- Define or update your ideal customer profile (ICP) to increase understanding of the most valuable customers, and focus on prospects with similar traits and behaviors.
- Enrich account data to refine the ICP, building a model that scores each account and predicts which ones will have the highest lifetime value.
- Use the ICP to assess territory assignments, improve sales plays and marketing campaigns, focus reps on high-value prospects, and better allocate resources.
As enterprise software companies adapt to the macro environment, sales leaders are being asked to do more with less and increase their productivity. For many, this has meant a more focused approach on proven use cases by ensuring that sales & marketing efforts are allocated to the prospects with the highest potential lifetime value (LTV). While most companies prioritize their prospects, it might be time to dust off the approach, efficacy, and governance to ensure that they are grounded in a company’s Ideal Customer Profile (ICP).
The ICP is defined by a set of characteristics attributed to a company’s most valuable customers with the highest LTV. The ICP is a sub-set of your Total Addressable Market (TAM), prospect list, and your target customer. Having a clear and thoughtful definition of the ICP along with their journey can inform an entire sales and marketing strategy, organizational design, and tactics such as content creation, messaging, and pitch decks.
- Win rate
- Duration as a customer
- High Net Promoter Score (NPS)
- High Annual Contract Value (ACV)
- Expansion via upsell / cross sells
Defining the ICP attributes can vary in complexity based on the maturity of the business. In most cases, a data driven approach can provide the insight to inform the variables that matter the most. This starts with enriching the customer and prospect list with some of the most common attributes that could include:
- Segment and size of company
Business strength data
- Funding data
- FTE growth
Value prop specific data
- # of employees at a company
- Certain tools or vendors at a company
While Rev Ops would typically manage and analyze these attributes, Sales & Marketing executive leadership should own the cross functional effort to establish the ICP and hold an initial workshop to identify the attributes to test.
The data can often take time to capture and centralize, so it may be wise to have an iterative approach as all the data gets consolidated. From there the data can be continuously analyzed, and if applicable, a training model be built to define the cohorts and micro-segments of customers that make up the ICP. The training model could include all the attributes defining valuable customers (the ICP attributes) as well as historical sales, marketing, and customer success activity (e.g., win loss data, lead generation and customer adoption). Ultimately, the model should be able to predict prospects with the highest potential LTV and assign a score/tier to each one.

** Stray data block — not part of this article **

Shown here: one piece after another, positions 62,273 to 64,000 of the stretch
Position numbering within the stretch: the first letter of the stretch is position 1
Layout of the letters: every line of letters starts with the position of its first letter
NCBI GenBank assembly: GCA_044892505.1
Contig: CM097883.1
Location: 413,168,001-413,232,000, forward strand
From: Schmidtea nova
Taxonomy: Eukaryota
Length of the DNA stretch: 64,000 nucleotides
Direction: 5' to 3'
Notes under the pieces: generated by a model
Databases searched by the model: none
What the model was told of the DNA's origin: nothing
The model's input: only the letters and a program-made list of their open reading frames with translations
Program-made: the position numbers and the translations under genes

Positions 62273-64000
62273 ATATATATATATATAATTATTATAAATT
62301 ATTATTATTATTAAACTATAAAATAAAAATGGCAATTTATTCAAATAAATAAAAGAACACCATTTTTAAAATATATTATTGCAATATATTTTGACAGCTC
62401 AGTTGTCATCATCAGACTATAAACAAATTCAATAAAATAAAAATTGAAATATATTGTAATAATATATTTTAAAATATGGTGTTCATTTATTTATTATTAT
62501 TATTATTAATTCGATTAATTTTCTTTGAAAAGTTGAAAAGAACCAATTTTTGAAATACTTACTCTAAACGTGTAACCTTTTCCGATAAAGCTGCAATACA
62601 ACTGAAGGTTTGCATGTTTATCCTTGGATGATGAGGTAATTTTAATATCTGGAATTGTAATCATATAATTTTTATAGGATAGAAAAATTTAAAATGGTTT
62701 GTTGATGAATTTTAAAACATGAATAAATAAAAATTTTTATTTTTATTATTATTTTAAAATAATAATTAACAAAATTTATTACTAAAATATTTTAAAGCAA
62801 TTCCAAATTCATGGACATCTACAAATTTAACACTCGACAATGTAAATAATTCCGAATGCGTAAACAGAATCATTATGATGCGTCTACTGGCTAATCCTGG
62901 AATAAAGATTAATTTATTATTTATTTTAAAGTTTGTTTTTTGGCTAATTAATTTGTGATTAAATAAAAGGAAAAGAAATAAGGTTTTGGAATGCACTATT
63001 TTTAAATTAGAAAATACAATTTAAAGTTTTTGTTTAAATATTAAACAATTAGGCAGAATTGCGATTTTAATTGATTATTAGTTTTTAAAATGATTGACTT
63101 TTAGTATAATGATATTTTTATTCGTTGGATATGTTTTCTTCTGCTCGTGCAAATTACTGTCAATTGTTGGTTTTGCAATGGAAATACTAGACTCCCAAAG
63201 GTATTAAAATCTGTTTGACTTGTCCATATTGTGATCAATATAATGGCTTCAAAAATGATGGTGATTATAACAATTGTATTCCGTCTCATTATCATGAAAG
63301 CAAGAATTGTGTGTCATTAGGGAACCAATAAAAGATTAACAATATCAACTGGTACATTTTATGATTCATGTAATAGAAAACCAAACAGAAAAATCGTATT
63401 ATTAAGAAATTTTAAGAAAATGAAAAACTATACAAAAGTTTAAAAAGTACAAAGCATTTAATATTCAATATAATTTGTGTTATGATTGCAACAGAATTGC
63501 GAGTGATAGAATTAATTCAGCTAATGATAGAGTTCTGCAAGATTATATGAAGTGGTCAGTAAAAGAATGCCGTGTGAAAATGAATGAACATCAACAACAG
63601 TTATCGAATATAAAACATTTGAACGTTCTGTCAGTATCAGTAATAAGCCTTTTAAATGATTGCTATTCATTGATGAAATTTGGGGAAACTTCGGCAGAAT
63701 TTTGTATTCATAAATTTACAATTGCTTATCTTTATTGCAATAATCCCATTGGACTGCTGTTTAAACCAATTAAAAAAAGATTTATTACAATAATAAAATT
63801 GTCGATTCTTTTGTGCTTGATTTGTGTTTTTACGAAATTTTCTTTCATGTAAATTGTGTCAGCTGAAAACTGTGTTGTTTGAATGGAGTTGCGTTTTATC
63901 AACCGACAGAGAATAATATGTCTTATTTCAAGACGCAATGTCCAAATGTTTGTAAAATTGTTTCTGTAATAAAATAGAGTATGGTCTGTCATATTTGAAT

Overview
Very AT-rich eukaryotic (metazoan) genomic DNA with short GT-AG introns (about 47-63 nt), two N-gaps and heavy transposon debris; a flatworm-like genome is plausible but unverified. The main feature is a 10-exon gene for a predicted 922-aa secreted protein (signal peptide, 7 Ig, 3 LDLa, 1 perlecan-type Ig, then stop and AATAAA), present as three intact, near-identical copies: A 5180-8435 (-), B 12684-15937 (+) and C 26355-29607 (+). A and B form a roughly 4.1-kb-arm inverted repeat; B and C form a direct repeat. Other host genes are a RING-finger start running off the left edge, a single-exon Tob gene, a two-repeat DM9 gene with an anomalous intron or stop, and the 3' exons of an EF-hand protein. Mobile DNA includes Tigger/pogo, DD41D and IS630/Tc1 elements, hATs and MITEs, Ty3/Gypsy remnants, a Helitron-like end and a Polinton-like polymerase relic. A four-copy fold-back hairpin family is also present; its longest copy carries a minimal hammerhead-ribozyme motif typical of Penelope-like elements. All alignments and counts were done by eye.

One of our portfolio companies was able to identify that their ICP has a win rate of 39%, which is ~170%-490% higher than those of their least valuable customers. As a result, they refocused their prospecting efforts to maximize their win rate.
At another one of our portfolio companies that was selling into a consolidated buyer market, we found that the existing customer scoring methodology was effective in identifying new opportunities, but was not leading us to opportunities that we could close.
After doing a retrospective analysis and refreshing the scoring methodology, we refocused sellers’ time on deals most likely to close and that enabled us to beat bookings plan by 30% in subsequent quarters.
Implementation and governance of what a company does with this information should be viewed with a strategic vs tactical lens. Armed with this data, Rev Ops can have a much more targeted perspective on everything it does in supporting sales & marketing leadership. Examples of this include:
- Enhancing how territories are assigned. Assigning ICP scores to customers and prospects in each territory can add a layer of insight to see how balanced the territories are as well as the need for any industry specialization.
- Informing sales plays: Based on the cohorts or micro-segments identified, marketing & sales can partner on targeted campaigns to determine which plays have been more successful with the ICP.
- Monitoring of pipeline: Pipeline in aggregate as well as for each rep can be monitored to ensure efforts are placed on accounts with the highest potential win rate and LTV. In some cases, requiring sign-off to pursue prospects outside the ICP can be an effective governance mechanism.
- Measuring productivity across segments: Sales and marketing resource allocation (headcount by role and spend) can be combined with ICP data to reveal how productive efforts are in the places that matter the most. Companies can also measure productivity or “magic number” by segment and geography to cross-reference with pipeline and deals won coming from ICP vs non-ICP prospects.
- Re-validating ICP adherence of your existing customer base: Over time, acquired customers might no longer match with an evolving ICP model and provide lower LTV than expected. It might be worthwhile to carefully review your customer base and, in some cases, proactively deprioritize accounts if they do not perform as expected.
A focused approach to GTM can yield more consistency in meeting sales targets and can improve a variety of metrics including win rates, customer acquisition cost (CAC), LTV, and sales cycles. By tracking and discussing ICP scores within a sales pipeline, companies can often improve their win rates. In practice, the governance and implementation of these ideas has gaps that appear over time. It is wise to revisit the details of how your company defines the ICP and how focused the organization is on the ICP by mapping the resources allocated to these efforts.